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The Financial Industry Will Not Be Reigned In!

Stock-Markets / Credit Crisis 2009 Sep 11, 2009 - 06:30 PM GMT

By: Sy_Harding


Best Financial Markets Analysis ArticleDid you think it would last, that feeling that Congress and the people were mad as hell and not going to take it anymore?

I refer to the anger over what Wall Street and the banking industry has done to the nation yet again, and the determination they will be brought under control so it can never happen again.

Not going to happen.

The stock market is rallying again. This economic crisis is over. So the need to worry about it happening again in the future, and taking steps to prevent it, has been pushed to the back burner, and will eventually die a natural death. That’s the way it’s been for a hundred years.

Perhaps it’s as Henry Ford said many decades ago, “It is well that the people of the nation do not understand our banking and monetary system, for if they did I believe there would a revolution tomorrow.”

It probably would take that serious a threat before Congress would undertake any real changes that would offend their friends and benefactors on Wall Street.

We don’t have to go back to the events that triggered Henry Ford’s remark. We’ve experienced the cycle of greed/risk/crisis in the financial industry often enough in our own times.

In the early 1980’s U.S. banks piled headlong into high-risk loans to third-world countries which had almost no hope of being able to pay back the loans, creating the ‘Latin American’ banking crisis. The government bailed them out by issuing so-called Brady bonds (collateralized by U.S. Treasury bonds), to replace the bad loans on their books.

Subsequent investigations revealed the banks overloaded on the loans because they could charge the poor credit-risk countries high interest rates, and saw no risk “because countries don’t go bankrupt”. But to the surprise of the banks, they do fail to make payments, and default on loans.

In the early 1990s more than 1,400 banks and savings & loans failed, the result of similar excess greed and lack of understanding of risk, piling headlong into easy-credit mortgages and construction loans that fueled the real estate bubble of the late 1980s. The cost to taxpayers of cleaning up that mess is estimated between $180 billion and $400 billion, depending on whose numbers you want to believe.

I could go on and on.

Each time, after the damage is done, we see investigations, and assurances that regulations will be imposed to prevent a recurrence.

Only a half dozen years ago, after the damage of the 2000-2002 bear market was complete, Congress, Wall Street, and the regulators, as they always do, expressed shock and surprise at how unfairly the playing field had been tilted against public investors. They vowed they would root out the wrong-doers. Brokerage firms, banks, and individuals who had scammed or misled investors would be severely punished. New regulations would make sure it never happens again.

At the time, in March, 2003, I wrote a column titled “Are Wall Street Reforms Just Window Dressing?” and pointed out why it looked like it.

As we have seen in the current investigations into the aftermath of yet another financial crisis and bailout of the financial industry, yet another real estate bubble that caved in on consumers, yet another bear market that caved in on investors, obviously the supposed toughening of regulations and oversight after the 2000-2002 bear market was just window-dressing, as suspected.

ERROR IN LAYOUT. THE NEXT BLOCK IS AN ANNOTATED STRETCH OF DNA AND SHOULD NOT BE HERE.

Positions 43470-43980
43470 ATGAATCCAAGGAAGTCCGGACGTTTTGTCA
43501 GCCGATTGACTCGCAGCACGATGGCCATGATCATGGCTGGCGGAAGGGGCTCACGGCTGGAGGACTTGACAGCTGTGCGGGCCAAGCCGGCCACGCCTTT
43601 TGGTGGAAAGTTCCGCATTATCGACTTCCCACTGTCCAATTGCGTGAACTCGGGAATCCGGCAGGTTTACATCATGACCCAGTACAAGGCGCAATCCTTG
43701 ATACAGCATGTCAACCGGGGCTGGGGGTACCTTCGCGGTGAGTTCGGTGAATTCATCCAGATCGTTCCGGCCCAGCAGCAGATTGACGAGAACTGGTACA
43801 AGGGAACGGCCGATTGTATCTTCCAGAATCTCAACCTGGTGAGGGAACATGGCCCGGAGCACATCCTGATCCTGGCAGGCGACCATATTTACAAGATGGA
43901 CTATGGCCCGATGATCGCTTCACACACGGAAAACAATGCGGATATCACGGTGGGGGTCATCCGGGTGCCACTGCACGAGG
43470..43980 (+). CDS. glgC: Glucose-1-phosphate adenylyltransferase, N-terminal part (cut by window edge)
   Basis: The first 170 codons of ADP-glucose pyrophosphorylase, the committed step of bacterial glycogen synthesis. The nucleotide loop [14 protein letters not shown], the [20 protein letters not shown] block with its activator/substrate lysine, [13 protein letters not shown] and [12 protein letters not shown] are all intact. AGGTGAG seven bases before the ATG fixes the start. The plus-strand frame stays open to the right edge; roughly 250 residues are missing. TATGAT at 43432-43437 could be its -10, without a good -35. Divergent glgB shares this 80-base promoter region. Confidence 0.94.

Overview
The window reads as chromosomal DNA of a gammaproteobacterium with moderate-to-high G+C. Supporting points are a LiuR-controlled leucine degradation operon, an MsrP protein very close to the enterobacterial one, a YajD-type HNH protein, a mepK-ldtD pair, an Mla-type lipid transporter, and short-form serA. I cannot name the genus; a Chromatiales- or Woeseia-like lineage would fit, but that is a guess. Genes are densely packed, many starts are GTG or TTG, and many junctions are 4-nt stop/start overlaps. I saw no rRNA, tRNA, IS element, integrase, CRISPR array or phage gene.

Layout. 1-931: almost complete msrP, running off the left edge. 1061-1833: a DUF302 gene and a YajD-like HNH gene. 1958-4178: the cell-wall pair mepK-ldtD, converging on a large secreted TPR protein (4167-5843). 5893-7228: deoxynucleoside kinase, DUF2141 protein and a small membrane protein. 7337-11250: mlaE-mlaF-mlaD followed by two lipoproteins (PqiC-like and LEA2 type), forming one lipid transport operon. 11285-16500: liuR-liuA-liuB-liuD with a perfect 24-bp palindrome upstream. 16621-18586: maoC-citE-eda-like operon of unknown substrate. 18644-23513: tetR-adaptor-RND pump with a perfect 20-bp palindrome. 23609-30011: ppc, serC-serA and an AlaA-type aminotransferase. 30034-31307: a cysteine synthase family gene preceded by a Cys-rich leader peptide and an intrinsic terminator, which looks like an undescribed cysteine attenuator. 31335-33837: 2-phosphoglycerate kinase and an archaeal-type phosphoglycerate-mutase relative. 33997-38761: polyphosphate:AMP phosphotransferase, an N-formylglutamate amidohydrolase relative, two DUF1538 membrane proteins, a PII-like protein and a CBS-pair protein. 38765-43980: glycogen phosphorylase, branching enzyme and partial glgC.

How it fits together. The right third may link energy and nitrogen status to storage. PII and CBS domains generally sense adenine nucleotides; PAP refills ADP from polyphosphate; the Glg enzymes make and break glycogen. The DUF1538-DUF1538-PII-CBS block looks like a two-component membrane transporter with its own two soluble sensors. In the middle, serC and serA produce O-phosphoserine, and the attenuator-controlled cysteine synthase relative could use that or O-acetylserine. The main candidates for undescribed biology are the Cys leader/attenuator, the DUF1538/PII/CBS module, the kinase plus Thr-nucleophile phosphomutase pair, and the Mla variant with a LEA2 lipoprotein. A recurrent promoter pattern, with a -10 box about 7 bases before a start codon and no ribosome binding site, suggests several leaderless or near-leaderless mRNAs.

I found it particularly disgusting after the 2000-2002 bear market to learn that analysts who were writing glowing reports on stocks that were being sold to investors, at the behest of their bosses, were calling the stocks “dogs” and “disasters” in their internal e-mails to each other.

And déjà vu all over again, last week it was revealed in a law suit (by hedge fund Pursuit Partners LLC against global financial services giant UBS), that in 2007 in internal memos to each other, UBS employees were referring to the CDO’s (mortgage-backed debt) they were trying to sell to investors as “vomit” and “crap”. The judge in the case issued a decision saying that evidence shows that UBS had an “awareness that high-grade securities on its hands would soon turn into toxic waste.”

What are the odds it will ever change?

Congress has been holding hearings and investigating what brought on the most recent financial crisis for more than a year. It’s considering a bill aimed at toughened regulations and oversight of the financial industry.

But as the Wall Street Journal reported last week “Efforts are bogged down amid infighting between federal regulators, fury among bankers, and opposition from some lawmakers who believe further expansion of government’s reach will only create more problems. Meanwhile, major U.S. banks have regained their footing, and some of their swagger. Profits are off their lows. Large compensation packages are back.

And financial companies are again selling exotic financial products similar to those that felled markets and the world economy last fall.”

It seems clear that investors and consumers didn’t get mad enough, or determined enough to make Congress realize that we won’t take it anymore. And now the market is up, the crisis is over, and they know no one will care all that much what they do.

Until next time.

Sy Harding publishes the financial website and a free daily market blog at

Disclaimer: The above is a matter of opinion provided for general information purposes only and is not intended as investment advice. Information and analysis above are derived from sources and utilising methods believed to be reliable, but we cannot accept responsibility for any losses you may incur as a result of this analysis. Individuals should consult with their personal financial advisors.

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